Clients could be picking up on that confidence. Of the respondents that report a significant drop in active clients (more than 15 percent), more than 61 percent grossed less then $500,000. About 44 percent of practices that gross less than $500,000 had 1,200 active clients or less; 28 percent had 1,201 to 2,000, and 14 percent had 2,001 to 3,000 clients.
Table 7 Confidence in equipment and facilities increases in proportion to gross revenues.
Of practices that gross $500,000 to $1 million, 9 percent had less than 1,200 active clients; 24 percent serve 1,201 to 2,000; 24 percent see 2,001 to 3,000 patients each year; 26 percent serve 3,001 to 5,000 patients, and 16 percent see more than 5,000 patients each year.
About 91 percent of all respondents say they are seeing either the same number or more clients than they did in 2003.
The average client transaction (ACT) for the average respondent rose to $106 in 2006 compared to $98 in 2003; that's about a 2.75-percent increase compounded annually. The change in the Consumer Price Index (CPI) — commonly referred to as the rate of inflation — was 2.3 percent in 2003, 2.7 percent in 2004 and 3.4 percent in 2005, according to the U.S. Department of Labor Bureau of Labor Statistics. CPI for 2006 is already 1.9 percent through April, and many analysts — as well as the federal government — fully expect inflation to topple 5 percent come year end (related story).
But most larger practices show larger ACTs. Almost half of practices with at least four DVMs garner at least $120 per patient visit. Although only 6.6 percent of respondents report ACT lower than $70, 80 percent of those respondents are solo practitioners. About 31 percent of all practitioners earn $70 to $99 per patient visit; about 31 percent report $100-$119 ACTs, and 31 percent say they bring in $120 or more per patient visit.
More than 56 percent of practices that gross less than $500,000 report ACT less than $100. Just 16 percent of practices that gross less than $500,000 have an ACT of $120 or higher.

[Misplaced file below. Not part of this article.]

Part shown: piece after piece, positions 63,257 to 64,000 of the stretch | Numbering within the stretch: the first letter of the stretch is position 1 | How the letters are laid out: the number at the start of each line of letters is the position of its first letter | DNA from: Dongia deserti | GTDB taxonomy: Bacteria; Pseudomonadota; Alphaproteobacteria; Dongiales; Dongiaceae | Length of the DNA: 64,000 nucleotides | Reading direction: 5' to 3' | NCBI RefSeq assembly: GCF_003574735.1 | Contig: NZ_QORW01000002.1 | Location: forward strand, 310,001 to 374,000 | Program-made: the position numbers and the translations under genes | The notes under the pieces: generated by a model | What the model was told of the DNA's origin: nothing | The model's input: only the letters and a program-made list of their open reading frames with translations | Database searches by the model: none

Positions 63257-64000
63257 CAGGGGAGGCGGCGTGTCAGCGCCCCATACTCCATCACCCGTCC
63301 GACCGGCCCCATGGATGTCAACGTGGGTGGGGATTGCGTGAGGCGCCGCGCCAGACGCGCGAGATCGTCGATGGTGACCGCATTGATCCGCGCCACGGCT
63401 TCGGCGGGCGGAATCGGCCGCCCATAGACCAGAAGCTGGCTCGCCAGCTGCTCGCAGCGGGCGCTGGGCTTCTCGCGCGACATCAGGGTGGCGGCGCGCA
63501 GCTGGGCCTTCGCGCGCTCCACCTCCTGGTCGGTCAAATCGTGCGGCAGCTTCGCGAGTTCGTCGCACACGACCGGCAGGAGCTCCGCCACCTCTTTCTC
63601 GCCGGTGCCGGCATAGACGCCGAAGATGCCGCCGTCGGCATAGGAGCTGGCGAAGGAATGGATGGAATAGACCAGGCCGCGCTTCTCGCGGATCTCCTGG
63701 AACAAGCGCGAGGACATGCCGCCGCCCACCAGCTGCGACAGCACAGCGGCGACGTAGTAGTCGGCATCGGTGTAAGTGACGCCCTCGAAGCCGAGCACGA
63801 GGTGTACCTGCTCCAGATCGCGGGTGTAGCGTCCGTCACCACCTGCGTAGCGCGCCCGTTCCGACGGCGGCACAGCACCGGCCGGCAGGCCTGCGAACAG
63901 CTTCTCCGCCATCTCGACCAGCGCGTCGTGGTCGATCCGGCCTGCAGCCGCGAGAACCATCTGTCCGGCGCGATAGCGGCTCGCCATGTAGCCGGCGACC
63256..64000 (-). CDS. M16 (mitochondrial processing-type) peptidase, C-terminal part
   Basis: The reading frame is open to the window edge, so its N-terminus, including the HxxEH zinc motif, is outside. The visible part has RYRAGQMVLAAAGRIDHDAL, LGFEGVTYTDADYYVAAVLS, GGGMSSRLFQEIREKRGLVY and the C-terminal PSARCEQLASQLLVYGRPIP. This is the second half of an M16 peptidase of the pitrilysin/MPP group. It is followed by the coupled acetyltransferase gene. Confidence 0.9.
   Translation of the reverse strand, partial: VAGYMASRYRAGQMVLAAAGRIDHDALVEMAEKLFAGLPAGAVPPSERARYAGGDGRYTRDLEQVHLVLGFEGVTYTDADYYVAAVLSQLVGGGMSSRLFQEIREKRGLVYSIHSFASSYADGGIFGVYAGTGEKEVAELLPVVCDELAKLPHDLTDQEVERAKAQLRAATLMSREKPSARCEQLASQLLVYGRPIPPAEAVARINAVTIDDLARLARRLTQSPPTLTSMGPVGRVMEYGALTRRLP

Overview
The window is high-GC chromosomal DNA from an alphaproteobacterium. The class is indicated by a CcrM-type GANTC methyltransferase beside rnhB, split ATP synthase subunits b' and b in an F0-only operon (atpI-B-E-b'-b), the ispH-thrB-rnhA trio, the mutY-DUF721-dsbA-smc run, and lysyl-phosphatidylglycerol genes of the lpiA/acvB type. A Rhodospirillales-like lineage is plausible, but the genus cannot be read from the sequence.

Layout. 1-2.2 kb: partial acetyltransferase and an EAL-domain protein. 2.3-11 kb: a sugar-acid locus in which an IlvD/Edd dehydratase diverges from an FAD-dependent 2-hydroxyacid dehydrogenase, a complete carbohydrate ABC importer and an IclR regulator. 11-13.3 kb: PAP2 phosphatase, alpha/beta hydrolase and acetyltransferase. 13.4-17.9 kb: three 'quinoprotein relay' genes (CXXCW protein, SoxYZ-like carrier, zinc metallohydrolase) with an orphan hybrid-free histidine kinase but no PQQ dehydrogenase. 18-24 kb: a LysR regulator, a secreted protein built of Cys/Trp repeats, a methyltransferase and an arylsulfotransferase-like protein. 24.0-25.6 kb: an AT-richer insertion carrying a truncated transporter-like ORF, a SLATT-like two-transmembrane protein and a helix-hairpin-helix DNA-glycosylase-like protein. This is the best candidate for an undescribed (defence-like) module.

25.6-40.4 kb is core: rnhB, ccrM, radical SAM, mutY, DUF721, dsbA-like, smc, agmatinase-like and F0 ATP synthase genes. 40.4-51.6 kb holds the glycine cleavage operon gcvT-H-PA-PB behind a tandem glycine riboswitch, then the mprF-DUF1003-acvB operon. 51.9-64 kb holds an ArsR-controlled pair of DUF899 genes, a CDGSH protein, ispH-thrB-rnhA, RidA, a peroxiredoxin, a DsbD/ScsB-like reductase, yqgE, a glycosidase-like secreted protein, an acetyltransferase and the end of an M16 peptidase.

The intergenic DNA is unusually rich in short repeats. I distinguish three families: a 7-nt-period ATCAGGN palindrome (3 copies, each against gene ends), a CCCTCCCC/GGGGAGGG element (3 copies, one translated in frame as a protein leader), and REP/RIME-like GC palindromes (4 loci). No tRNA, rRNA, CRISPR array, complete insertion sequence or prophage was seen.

In practices that gross $500,000 to $1 million, 37 percent have an ACT lower than $100, and 23 percent report an ACT of $120 or more.
About 45 percent of practices that gross more than $1 million generate $120 or more for each visit; about 23 percent report an ACT below $100.
Practice revenues appear to reflect the higher transactions. The average practice generates more than $925,000 each year, up from $714,000 in 2003 and $664,000 in 2000. Similar to years past, about two-thirds of respondents report an increase in profits. About 12 percent report a drop in net revenues, and 23 percent reported no change.
But almost three-quarters of veterinarians are optimistic about the future: 72 percent expect higher practice revenues next year while 24 percent expect about the same. That means just 4 percent expect their revenues to drop.
About 25 percent of respondents generate less than $500,000. About 30 percent of practices earn $500,000 to $1 million, and 42 percent of respondents say their practices earned at least $1 million in 2005, up significantly from the 27 percent who reported breaking the million-dollar barrier in fiscal year 2002. Of those 42 percent highest earners, about one-third generated more than $1.75 million.
Local economies might be playing a part. For the first time in 2006, veterinarians were asked how respective local economies affected business. About 41 percent say the local economy positively affected their business, while 22 percent say their local economies had a negative impact on their practice revenue. Interestingly, 30 percent were not sure how the local economy influenced their practices, and 7 percent reported that the local economy did not influence revenue.
Personal salaries appear to be following the success of the business. Average veterinarian gross compensation rose to about $85,000 in 2005, up from the about $82,000 reported in DVM Newsmagazine's 2004 Gender Shift Survey and special report.
Similar to those results (reported in October 2004 through December 2004) Men are earning significantly more than their female counterparts. Men earned more than $99,000 in 2005 compared to almost $67,000 for women. In fiscal year 2003, respondents averaged about $93,300 and $65,300, respectively.
But almost 28 percent say it's not enough, reporting money as their No. 1 professional life concern. (In July, DVM Newsmagazine will explore work/life balance; 42 percent of respondents say it's their No. 1 professional life concern.)